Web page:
My name is Carolyn, and I am happily writing an introduction post as a new member of the Commons Network team, joining for the season as an intern. I study Societal Resilience at Vrije Universiteit, and in this Master’s program, we are asked to look broadly and deeply at many aspects of how we organize our social world to support the health and well-being of people and the planet. While some of my colleagues focus on studies of disinformation, education, or immigration, I feel most passionate about the governance systems we use to organize sharing finite resources.
I grew up in an intentional community in Upstate New York, where I gained a felt experience in living closely with others and sharing the task of meeting our collective needs. Our intentions were, and remain to be, to live in intergenerational community, to live in unity with the earth acting for a thrivable world for all, to create wealth that embodies integrity and steps away from destructive elements of our current economic system, and to include a good measure of joy, fun, and creativity in our lives. It is from this upbringing that my interest in organizing politically at a societal level for commons-based governance principles ignited. I witnessed the challenge that groups of people interested in sharing resources equitably faced operating in a winner-takes-all society. I see the challenge our world faces as inequality grows and the consequences of an extractive culture grow more visible and drastic. I believe that at a societal level, we need public governance structures that support local, globally interconnected community economies.
In addition to being raised in an eco-village, I am a millennial. This matters because I grew up with the internet, and quite frankly, I cannot imagine a world without it. The web infrastructure is as basic and necessary to me as roads, railways, and the postal system. About four years ago, I learned how much of the internet and my life was in the hands of large private corporations such as Facebook, Apple, and Google. My connection to friends and family, where I get my news, my education, and my work are all dependent on big tech companies. Recently, I have heard more and more stories of people’s posts being removed, accounts being deleted or “shadowbanned,” and entire internet shutdowns during times of political unrest. The internet, and its users, need advocates for its maintenance as a public good and service in the climate of privatization.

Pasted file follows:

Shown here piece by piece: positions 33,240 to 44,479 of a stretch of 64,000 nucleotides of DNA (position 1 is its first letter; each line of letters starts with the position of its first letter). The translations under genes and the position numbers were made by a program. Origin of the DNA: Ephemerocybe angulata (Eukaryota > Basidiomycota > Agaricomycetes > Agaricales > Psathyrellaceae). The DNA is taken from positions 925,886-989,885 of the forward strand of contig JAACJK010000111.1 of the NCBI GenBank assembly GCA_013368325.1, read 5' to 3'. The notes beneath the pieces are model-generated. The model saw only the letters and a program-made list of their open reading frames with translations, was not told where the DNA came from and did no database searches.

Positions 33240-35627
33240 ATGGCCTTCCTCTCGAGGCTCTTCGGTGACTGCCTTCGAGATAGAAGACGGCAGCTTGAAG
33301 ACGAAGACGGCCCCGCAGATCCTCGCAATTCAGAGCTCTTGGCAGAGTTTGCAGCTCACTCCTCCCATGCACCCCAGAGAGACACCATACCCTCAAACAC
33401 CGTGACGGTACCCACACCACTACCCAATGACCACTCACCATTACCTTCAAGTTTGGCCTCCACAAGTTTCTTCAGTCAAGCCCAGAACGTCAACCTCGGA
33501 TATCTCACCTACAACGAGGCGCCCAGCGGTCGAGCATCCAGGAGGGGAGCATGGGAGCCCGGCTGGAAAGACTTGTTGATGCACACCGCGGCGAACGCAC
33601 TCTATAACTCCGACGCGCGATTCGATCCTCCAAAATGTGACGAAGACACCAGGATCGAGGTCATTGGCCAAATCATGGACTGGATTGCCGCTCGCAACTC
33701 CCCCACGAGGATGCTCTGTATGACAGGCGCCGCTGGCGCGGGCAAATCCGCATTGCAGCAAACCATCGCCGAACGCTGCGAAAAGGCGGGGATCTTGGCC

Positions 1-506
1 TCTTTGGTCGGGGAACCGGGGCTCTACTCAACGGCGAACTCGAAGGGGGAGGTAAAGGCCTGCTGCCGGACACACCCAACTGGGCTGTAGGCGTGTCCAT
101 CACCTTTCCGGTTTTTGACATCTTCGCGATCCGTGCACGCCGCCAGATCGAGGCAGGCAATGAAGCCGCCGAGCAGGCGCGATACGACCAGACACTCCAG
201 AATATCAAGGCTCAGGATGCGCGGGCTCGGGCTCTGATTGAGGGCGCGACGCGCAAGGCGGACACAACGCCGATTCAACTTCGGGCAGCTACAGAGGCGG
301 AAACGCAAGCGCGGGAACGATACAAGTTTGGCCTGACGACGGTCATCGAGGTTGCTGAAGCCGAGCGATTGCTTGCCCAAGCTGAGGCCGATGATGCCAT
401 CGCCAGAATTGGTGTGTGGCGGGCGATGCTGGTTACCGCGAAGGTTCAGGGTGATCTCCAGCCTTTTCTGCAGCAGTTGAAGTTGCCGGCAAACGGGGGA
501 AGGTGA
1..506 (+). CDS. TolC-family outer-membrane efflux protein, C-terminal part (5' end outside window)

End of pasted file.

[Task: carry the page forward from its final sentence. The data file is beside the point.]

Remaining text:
For the past few years, I have worked with Holochain, supporting the development of a protocol made for building peer-to-peer (P2P) distributed applications. In the decentralized web space, I see a clear connection between sociopolitical organizing and the movement to build a better web. DWeb activists and builders work for internet infrastructure that is in the hands of the people who use it. In this space, I was formally introduced to the concept of ‘the commons.’ While theories of the commons were popularized initially in physical, agricultural communities and primarily dealt with land sharing, the concept has since been translated into many digital spaces. The most well-known example of a digital commons is Wikipedia – a site where the information base is both created and maintained by its user base. I landed at Commons Network due to my interest in the intersection of commons-based organizing and the movement to build a better web. I am keen to educate, advocate and create alternatives to our current tech platforms that meet our collective needs with Commons Network.
Working in the Public-Civic Digital Ecosystems program, I will be supporting the work of shifting our current internet infrastructure from one that is extractive and precarious to one that is in service to all. First, I will help share stories of the current transformations in human life that digitalization has brought. In this manner, we may be able to see how real people have been affected by recent technological shifts, learn from their stories, and collectively think about how we wish to set up digital public infrastructure. In addition to this project, I will support the creation of an incubator for the development of platform cooperatives and advocacy of technologies that are already being built for the public good as the guiding north star.
I am grateful to collaborate with Commons Network and excited to get to work with the various initiatives in Amsterdam and beyond! So, if you are reading this and are interested in learning more, please reach out – I want to connect with you. Perhaps you have a story of how technology has impacted your life, want to start your own digitally-based cooperative or adopt some new alternative technologies into your community, or maybe you just want to talk. Any which way, give me a shout!